Only memories remain of HMV and Sam the Record Man. The likes of Apple Music and Spotify have swiftly taken over as the modern music library. For those born after the year 2000, it might be difficult to recall a time when listening and streaming didn’t go hand in hand.
The increased accessibility to music that this new era has brought in has been great for consumers. It has made discovering new music incredibly easier and for a small monthly fee, listeners gain access to a limitless supply of tunes around the world and across history.
But for creators, the streaming industry is doing them no favours.
As we embark further into the digital age and streaming services continue to dominate, musicians are getting caught in the crossfire.
The music industry has never been a fair game, artist exploitation and management battles have been commonplace since the dawn of time. The introduction of the iPod however, suddenly introduced a unique way for fans to rip off their favourite artists. Napster and LimeWire became the 2000s version of burning your friend’s CD or copying a tape.
Digitally torrenting music like this set the stage for the streaming services we use today. Spotify was born out of a need to replace illegally pirating music with something equally accessible for fans that also compensated the music industry, a win-win, they thought. But not for all.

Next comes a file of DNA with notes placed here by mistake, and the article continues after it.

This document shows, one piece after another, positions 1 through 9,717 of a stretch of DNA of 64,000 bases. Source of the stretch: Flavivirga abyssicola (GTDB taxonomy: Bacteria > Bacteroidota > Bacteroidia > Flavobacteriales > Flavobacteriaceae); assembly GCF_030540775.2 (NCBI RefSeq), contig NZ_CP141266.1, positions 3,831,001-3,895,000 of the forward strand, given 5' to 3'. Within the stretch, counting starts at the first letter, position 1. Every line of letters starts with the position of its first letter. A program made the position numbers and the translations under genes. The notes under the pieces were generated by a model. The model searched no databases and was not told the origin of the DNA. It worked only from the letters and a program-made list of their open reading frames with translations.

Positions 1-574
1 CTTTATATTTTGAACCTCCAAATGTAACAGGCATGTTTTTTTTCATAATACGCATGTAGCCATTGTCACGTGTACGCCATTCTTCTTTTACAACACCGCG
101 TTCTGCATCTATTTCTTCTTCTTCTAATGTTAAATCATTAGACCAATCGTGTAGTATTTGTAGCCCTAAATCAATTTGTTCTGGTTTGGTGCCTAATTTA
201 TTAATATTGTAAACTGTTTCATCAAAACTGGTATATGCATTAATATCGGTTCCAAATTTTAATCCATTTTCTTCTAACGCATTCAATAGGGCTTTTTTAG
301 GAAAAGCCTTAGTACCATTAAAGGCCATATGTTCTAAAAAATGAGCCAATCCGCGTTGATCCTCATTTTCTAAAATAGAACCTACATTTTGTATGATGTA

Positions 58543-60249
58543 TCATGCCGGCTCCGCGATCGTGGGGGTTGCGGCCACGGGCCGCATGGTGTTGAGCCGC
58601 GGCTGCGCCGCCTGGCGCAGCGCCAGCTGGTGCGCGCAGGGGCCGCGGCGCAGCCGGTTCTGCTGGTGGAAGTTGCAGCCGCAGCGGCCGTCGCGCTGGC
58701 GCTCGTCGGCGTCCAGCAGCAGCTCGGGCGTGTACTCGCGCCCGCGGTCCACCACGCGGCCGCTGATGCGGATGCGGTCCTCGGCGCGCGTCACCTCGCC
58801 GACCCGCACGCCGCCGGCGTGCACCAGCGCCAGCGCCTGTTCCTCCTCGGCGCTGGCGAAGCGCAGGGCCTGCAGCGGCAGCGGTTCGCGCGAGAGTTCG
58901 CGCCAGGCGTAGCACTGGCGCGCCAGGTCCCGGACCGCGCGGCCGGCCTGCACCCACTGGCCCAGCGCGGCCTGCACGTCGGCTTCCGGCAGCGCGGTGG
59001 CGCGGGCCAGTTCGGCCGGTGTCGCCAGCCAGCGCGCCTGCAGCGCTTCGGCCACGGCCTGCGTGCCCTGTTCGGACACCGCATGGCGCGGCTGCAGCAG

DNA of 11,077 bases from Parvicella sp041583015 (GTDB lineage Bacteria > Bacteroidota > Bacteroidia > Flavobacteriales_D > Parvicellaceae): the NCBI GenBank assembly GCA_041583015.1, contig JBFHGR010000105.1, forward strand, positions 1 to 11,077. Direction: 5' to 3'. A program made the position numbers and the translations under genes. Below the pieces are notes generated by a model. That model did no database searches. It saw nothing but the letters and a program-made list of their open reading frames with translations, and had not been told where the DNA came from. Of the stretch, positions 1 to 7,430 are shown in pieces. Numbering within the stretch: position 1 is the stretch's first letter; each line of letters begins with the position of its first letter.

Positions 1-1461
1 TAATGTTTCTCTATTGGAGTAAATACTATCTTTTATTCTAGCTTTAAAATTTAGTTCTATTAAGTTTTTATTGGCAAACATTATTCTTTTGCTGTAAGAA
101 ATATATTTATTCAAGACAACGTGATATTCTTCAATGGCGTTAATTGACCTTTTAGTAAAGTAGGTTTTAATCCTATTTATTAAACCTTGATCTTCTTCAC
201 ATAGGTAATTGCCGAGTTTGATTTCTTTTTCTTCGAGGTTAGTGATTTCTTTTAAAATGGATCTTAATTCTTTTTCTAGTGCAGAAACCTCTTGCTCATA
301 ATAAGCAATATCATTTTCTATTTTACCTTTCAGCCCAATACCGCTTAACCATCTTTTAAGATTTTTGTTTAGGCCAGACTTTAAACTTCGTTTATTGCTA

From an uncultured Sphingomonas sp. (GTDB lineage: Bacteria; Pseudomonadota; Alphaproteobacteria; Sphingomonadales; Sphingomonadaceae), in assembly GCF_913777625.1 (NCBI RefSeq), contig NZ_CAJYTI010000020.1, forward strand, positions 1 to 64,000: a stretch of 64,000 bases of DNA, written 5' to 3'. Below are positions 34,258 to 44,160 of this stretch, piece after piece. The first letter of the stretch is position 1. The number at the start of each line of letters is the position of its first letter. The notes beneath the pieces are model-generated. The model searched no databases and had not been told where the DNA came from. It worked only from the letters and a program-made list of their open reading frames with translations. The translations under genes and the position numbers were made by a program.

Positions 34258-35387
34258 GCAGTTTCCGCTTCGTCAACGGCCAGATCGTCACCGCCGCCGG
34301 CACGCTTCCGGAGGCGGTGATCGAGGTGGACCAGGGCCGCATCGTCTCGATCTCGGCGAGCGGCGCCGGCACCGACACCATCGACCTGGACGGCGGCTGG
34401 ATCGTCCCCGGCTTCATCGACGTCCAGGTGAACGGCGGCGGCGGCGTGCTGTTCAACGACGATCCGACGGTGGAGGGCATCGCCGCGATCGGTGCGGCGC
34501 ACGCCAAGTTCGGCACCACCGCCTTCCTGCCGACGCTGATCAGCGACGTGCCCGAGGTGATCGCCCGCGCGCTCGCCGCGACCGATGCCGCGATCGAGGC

As artists quickly assembled to have their music filed by such services in an effort to stay relevant and accessible to their fans, their bargaining power plummeted.
The current business model that streaming services use to pay musicians is flimsy at best. Most services pay per stream, offering a rate of under 10 cents per stream paid to the holder of the music rights. Meaning these 10 cents will likely be split amongst the record label, producers, artists, and songwriters. This model is a volume game, to profit largely as an artist you need to be pulling in millions of streams, a feat unlikely for many.
For musicians under the top-40 line, like Evin Jennings of Yellow Magnolia, it’s a harsh living.
“Pretty much any income we make goes right into our ‘band fund’. It’s pretty self-sustainable but there’s definitely no money to play around with, it’s like living hand-to-mouth,” the Toronto musician says.
Streaming services may not offer a great financial reward for smaller bands, but he noted that they do provide a great platform for increasing their global exposure. “It’s a double-edged sword because we’re still at the beginning of our career so there’s really not much money to be made with or without streaming services,” he adds.
With that said however, he highlights the low values to which his band earns per stream,
Amazon Music – $0.01
Google Music – $0.0038
Apple Music – $0.0037
Spotify – $0.0017
For bands like Yellow Magnolia with a dedicated but smaller fan base, the money is limited.
The streaming industry is perpetuating a model of benefiting the popular artists and forcing smaller artists onto the road to earn a living.